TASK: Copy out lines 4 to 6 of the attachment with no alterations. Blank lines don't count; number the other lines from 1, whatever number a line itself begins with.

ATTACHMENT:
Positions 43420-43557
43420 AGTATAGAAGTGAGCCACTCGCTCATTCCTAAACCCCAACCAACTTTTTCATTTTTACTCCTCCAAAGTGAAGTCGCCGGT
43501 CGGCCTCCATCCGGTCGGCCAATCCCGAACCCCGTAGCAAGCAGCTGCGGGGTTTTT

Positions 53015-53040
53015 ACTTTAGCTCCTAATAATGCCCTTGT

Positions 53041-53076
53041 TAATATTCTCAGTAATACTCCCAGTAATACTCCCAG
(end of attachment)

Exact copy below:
Positions 53015-53040
53015 ACTTTAGCTCCTAATAATGCCCTTGT

Positions 53041-53076